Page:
South and East Africa are home to the world’s most popular safari destinations. South Africa. Botswana. Zimbabwe. Tanzania. Kenya. Everyone knows that their national parks are vast, their animals are fascinating, and their lodges are luxurious. That means you’ll have spots in West Africa all to yourself.
Senegal is known for its exciting capital, colonial architecture, heart-stopping historic sites, and gorgeous beaches. No one comes here for its reserves or wildlife. Most people don’t even know that it has reserves and wildlife. But there’s an area in the southwest corner of the country that resembles the great Serengeti.
Fatick, a region along the border of the Gambia, doesn’t look like the rest of the country. This is where the Serer people—Senegal’s third-largest ethnic group—live. Their ancient monuments line the Sine River. They led an uprising, the Battle of Logandème, against the country’s French colonizers in 1859. While they’ve managed to retain some of their long-standing traditions, including njom (wrestling) and sabar (drumming), to this day.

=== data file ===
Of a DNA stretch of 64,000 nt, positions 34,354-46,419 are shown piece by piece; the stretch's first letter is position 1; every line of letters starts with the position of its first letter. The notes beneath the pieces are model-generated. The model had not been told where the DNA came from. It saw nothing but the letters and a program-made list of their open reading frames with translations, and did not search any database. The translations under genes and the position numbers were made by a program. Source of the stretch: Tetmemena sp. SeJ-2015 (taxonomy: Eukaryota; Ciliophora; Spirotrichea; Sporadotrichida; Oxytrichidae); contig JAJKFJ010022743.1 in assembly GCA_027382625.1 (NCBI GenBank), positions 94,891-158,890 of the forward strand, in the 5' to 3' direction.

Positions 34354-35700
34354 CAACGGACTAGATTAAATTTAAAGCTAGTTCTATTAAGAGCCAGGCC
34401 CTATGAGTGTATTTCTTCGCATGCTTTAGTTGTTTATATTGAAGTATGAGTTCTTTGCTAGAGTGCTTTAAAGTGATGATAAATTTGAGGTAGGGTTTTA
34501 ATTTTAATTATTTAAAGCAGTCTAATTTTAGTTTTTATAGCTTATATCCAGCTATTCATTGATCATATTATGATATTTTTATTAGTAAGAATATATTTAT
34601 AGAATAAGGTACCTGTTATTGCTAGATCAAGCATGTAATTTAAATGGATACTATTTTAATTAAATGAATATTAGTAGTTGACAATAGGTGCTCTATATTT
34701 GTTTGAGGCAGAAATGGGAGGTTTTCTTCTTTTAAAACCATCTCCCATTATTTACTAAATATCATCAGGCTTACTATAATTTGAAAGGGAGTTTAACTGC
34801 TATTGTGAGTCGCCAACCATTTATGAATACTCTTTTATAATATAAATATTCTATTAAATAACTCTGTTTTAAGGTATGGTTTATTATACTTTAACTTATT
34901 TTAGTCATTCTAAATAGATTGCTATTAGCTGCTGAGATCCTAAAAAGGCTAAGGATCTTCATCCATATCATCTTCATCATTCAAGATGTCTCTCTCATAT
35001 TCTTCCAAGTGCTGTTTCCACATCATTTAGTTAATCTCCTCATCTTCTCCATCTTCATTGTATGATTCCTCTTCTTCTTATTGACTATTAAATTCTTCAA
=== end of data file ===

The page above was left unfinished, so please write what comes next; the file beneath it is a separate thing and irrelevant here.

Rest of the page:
During the last few decades, some of the Serer’s land has been preserved to keep the African wilderness in its original condition. The Fathala Wildlife Reserve was established south of Toubakouta, one of their main villages, in 2006. Its 6,000 hectares still contain their original forest, including many massive baobab trees. Rare herds of Lord Derby elands, antelopes only found in this part of Africa, live here. Burchell’s zebras, patas monkeys, African forest buffalo, and white rhinos do, too.
It’s possible to experience the Fathala Wildlife Reserve on a day trip. You can visit the lion encounter, go on a game drive, and be back in Dakar for a late dinner if you make a long day of it. But why rush it? The reserve has its own lodge with tented suites, an open-air restaurant, and a long pool. The suites have four-poster beds and freestanding bathtubs. The Mahogany Restaurant & Lounge serves seafood with a view of a waterhole and the Senegalese bush. While colorful Abyssinian rollers, which make screeching sounds like crows, hang out by the pool, where cold cocktails will be served before you head back out on a sunset drive. This is a game-changer for African safaris.